Pie chart showing the portion of people incarcerated in federal prisons, state prisons and local jails for drug offenses. While the War on Drugs is a defining characteristic of the federal prison system, it plays only a supporting role at the state and local levelsChart showing the number and portion of people incarcerated in the federal prison system by offense. Drugs and public order offenses are the most common, with drugs being about half.Chart showing the number of arrests for drug possession and drug sales/manufacturing from 1980 to 2012. For the last 20 years, the number of arrests for drug sales have remained flat, while the number of arrests for posession have grown.Chart showing the portion of New York State's and Oklahoma's state prison population that is incarcerated for a drug offense from 1992 to 2014. The portion of New York State's prison population that is incarcerated for drug offenses has been consistently falling, while Oklahoma's rose to a peak in 2006 and has been consistently above 25% since 1999.

With a sense of the big picture, a common follow-up question might be: how many people are locked up for a drug offense? We know that almost half a million people are locked up because of a drug offense. The data confirms that nonviolent drug convictions are a defining characteristic of the federalprison system, but play only a supporting role at the state and local levels. While most people in state and local facilities are not locked up for drug offenses, most states’ continued practice of arresting people for drug possessiondestabilizes individual lives and communities. Drug arrests give residents of over-policed communities criminal records, which then reduce employment prospects and increase the likelihood of longer sentences for any future offenses.

All of the offense data presented comes with an important set of caveats. A person in prison for multiple offenses is reported only for the most serious offense so, for example, there are people in prison for “violent” offenseswho might have also been convicted of a drug offense. Further, almost all convictions are the result of plea bargains, where people plead guilty to a lesser offense, perhaps of a different category or one that they may not have actually committed.

And many of these categories group together people convicted of a wide range of offenses. For example, “murder” is generally considered to be an extremely serious offense, but “murder” groups together the rare group of serial killers, with people who committed acts that are unlikely for reasons of circumstance or advanced age to ever happen again, with offenses that the average American may not consider to be murder at all. For example, the felony murder rule says that if someone dies during the commission of a felony, everyone involved is as guilty of murder as the person who pulled the trigger. Driving a getaway car during a bank robbery where someone was accidentally killed is indeed a serious offense, but few people would really consider that to be murder.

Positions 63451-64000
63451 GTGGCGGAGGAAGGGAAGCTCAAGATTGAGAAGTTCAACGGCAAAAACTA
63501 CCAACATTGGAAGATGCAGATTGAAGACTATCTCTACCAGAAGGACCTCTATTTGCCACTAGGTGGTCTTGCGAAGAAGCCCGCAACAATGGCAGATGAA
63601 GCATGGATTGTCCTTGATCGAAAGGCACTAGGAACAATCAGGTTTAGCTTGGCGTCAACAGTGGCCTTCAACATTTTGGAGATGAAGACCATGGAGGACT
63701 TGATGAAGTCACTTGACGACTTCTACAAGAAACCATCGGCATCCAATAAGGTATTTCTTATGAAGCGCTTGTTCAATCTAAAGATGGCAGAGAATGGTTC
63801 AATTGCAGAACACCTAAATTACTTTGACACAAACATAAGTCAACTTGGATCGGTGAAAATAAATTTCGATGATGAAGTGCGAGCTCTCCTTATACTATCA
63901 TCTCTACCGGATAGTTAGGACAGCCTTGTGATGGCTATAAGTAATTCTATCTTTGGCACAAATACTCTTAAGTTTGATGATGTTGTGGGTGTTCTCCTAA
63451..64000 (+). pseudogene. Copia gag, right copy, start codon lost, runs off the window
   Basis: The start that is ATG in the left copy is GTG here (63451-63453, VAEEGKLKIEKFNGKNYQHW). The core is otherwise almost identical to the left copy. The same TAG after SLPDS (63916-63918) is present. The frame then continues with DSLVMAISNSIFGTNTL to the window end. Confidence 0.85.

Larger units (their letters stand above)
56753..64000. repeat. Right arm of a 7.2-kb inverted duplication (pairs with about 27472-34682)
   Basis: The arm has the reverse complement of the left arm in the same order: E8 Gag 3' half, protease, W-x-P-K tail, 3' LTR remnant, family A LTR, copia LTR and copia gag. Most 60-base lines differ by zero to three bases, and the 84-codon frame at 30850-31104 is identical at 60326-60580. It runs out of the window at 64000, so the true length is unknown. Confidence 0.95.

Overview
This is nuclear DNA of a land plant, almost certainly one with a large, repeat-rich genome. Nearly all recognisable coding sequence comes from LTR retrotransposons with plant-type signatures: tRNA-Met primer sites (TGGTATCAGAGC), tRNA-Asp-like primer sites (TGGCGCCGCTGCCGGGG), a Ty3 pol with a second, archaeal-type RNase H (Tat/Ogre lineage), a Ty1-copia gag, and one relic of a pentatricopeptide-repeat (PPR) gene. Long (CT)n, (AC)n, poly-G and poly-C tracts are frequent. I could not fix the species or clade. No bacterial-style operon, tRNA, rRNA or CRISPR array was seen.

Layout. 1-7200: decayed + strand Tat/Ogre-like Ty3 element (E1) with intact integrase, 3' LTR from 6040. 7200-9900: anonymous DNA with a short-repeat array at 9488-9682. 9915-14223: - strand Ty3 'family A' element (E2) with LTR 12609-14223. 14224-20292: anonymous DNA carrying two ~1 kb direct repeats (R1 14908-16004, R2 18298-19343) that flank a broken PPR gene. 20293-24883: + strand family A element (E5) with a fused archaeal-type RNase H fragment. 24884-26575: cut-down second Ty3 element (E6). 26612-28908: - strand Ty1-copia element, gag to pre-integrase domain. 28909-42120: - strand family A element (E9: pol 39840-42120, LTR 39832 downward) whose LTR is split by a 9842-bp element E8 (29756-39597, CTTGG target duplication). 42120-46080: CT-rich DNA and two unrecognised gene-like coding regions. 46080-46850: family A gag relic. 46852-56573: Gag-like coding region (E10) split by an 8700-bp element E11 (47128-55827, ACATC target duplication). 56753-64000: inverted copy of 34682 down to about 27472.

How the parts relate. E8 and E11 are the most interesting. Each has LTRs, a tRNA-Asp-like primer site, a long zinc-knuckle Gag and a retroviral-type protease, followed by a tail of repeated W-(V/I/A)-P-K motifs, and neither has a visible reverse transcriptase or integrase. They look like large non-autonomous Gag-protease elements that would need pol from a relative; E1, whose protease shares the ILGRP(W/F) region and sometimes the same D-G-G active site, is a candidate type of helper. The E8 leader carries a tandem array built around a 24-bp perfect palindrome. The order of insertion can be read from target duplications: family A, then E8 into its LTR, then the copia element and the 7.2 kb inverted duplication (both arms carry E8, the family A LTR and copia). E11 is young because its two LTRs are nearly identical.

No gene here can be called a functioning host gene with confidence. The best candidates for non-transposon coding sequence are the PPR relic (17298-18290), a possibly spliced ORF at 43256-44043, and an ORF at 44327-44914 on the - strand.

Chart showing the number and portion of youth locked up by offense types, showing that most incarcerated youth are locked up for nonviolent offenses, and that 7,200 youth are incarcerated for 'offenses' that are not even crimes. The graph notes that it does not include the 5,200 youth locked up in adult prisons or jails nor the almost 20,000 youth held by the juvenile justice system in residential facilities away from home.Chart showing that 52,000 people are confined for immigration offenses, with 19,000 in Bureau of Prisons custody on criminal charges, and the remainder in Immigration and Customs Enforcement (ICE) custody on civil detention. About half of those in ICE custody are in ICE facilities, and about half are confined under contract with local jails.Chart showing the 5,487 people civilly committed in 16 states and the federal system. The largest number are in California -- unsurprising, given that it is the largest state in the country -- followed by Minnesota, a state that is seven times smaller and that has one of the lowest prison incarceration rates in the nation.

This “whole pie” methodology also exposes some disturbing facts about the youth entrapped in our juvenile justice system: Too many are there for a “most serious offense” that is not even a crime. For example, there are almost 7,000 youth behind bars for “technical violations” of the requirements of their probation, rather than for a new offense. Further, 600 youth are behind bars for “status” offenses, which are “behaviors that are not law violations for adults, such as running away, truancy, and incorrigibility.”

Turning finally to the people who are locked up criminally and civilly for immigration-related issues, we find that 19,000 people are in federal prison for criminal convictions of violating federal immigration laws. A separate 33,000 are civilly detained by U.S. Immigration and Customs Enforcement (ICE) separate from any criminal proceedings and are physically confined in special immigration detention facilities or in local jails under contract with ICE. (Notably, these categories do not include immigrants represented in other pie slices because of non-immigration related criminal convictions.)